Tonight’s blog post represents a milestone in my little space on the world wide web. It’s the final post required for my social media blogging assignment, but never fear: I hope to keep writing. I have grown to enjoy posting on Dudrick Social and slowly shed most of the insecurities of publishing my observations for the world to read (or not to read).
Back to the issue at hand. Human Trafficking on Rocky Top: Part II dives more into Jonathan Scoonover’s three levels of counter-trafficking. You may want to read my previous post for some context, which can be found here.
- Learn about human trafficking overseas. Scoonover urged everyone who attended Human Trafficking on Rocky Top to read about sex and labor trafficking abroad. The Community Coalition Against Human Trafficking recommends David Batstone’s book Not for Sale and the documentary In Plain Sight, among many other resources.
- Demand products that are made without slave labor. This one, to me, is the hardest. Scoonover asked the audience to support businesses with ethical labor practices. That means we should scrutinize the coffee we drink, the clothes we wear, the technology we use each day. Where was this product assembled? Did the worker receive adequate compensation? Slavery Footprint is an excellent resource on this difficult counter-trafficking measure.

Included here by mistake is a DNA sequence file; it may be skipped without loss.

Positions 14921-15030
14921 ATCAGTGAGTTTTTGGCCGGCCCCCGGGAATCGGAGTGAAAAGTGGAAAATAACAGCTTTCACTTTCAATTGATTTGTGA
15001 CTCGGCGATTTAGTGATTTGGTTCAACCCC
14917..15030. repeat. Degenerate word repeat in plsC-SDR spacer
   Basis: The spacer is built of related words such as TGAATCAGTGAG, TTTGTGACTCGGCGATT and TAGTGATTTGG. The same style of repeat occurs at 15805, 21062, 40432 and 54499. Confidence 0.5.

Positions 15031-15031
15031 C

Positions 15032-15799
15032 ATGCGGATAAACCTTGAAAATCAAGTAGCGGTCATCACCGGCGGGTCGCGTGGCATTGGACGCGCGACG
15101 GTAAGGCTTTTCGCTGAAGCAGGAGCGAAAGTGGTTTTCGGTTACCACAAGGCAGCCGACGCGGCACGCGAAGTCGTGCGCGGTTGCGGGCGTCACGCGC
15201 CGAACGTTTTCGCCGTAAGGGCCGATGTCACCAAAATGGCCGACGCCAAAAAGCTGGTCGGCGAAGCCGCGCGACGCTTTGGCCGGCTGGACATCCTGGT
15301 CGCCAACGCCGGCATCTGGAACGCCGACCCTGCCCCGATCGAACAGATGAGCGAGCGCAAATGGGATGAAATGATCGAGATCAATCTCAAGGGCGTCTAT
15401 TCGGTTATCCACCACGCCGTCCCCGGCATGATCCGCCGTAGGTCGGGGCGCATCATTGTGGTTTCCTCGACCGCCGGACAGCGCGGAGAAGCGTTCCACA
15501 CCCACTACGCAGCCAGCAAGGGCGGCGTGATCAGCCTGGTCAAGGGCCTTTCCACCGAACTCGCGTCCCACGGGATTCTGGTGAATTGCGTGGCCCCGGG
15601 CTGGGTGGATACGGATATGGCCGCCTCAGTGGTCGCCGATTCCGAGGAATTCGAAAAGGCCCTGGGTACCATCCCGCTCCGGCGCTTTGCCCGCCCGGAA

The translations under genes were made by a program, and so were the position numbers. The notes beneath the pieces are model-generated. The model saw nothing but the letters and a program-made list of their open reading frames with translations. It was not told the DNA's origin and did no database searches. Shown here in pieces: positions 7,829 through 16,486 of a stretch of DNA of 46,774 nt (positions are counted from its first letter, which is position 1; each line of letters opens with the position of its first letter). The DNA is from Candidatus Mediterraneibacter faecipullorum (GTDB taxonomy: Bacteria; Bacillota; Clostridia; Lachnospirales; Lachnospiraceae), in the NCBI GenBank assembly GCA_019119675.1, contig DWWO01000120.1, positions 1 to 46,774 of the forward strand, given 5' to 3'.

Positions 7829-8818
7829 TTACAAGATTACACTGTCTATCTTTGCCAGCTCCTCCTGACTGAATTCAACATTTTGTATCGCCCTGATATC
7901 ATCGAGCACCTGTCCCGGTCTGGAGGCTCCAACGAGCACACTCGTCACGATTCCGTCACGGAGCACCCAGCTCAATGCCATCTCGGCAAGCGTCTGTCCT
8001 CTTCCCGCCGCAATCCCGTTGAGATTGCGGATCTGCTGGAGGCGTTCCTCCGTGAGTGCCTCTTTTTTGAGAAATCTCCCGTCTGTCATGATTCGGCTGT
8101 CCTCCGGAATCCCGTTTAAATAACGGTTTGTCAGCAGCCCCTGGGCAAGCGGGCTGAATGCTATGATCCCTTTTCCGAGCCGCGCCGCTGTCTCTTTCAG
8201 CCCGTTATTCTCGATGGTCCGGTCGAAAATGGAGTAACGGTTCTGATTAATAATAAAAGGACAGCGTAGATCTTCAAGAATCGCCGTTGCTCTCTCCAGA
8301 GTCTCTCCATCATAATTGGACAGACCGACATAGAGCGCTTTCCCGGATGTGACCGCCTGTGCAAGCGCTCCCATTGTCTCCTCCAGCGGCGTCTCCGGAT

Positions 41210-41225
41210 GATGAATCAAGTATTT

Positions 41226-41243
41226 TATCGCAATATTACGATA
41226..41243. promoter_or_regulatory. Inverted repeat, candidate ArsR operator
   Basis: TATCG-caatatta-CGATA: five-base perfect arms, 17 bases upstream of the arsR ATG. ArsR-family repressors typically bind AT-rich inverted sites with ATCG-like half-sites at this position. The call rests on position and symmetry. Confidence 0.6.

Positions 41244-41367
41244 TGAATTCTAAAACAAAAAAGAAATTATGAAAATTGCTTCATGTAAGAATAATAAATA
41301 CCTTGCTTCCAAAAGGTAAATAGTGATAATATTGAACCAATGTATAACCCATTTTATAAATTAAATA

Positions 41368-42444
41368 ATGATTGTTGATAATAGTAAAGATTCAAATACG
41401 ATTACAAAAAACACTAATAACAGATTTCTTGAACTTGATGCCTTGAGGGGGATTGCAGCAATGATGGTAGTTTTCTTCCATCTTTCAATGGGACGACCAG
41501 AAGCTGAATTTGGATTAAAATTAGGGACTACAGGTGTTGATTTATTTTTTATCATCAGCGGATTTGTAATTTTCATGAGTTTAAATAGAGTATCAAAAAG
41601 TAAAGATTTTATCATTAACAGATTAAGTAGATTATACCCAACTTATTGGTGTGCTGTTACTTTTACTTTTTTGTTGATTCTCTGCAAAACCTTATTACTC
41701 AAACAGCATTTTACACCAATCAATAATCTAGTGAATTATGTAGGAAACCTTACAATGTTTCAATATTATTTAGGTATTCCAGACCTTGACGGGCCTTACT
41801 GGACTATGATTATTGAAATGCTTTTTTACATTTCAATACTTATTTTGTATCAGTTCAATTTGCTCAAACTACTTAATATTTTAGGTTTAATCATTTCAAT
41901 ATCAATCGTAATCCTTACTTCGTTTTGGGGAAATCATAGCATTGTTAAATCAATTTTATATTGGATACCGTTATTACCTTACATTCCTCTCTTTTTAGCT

- Open your eyes locally. Every person in all fields of expertise can help combat human trafficking. As a public relations major, I can use my communication skills as a blogger and social media user to spread the word. Regardless or your major or career, you can pay attention to your surroundings and report suspicious behavior to help a victim of human trafficking.
Reading about human trafficking is not pleasant. It’s not easy or fun, especially if you are like me and already constantly consume the news, which seems to be getting harder to read each day. However, I hope this post can inspire readers to pay attention to the very real impact of human trafficking on our community.
Learn, demand slavery-free products, and–most importantly–open your eyes.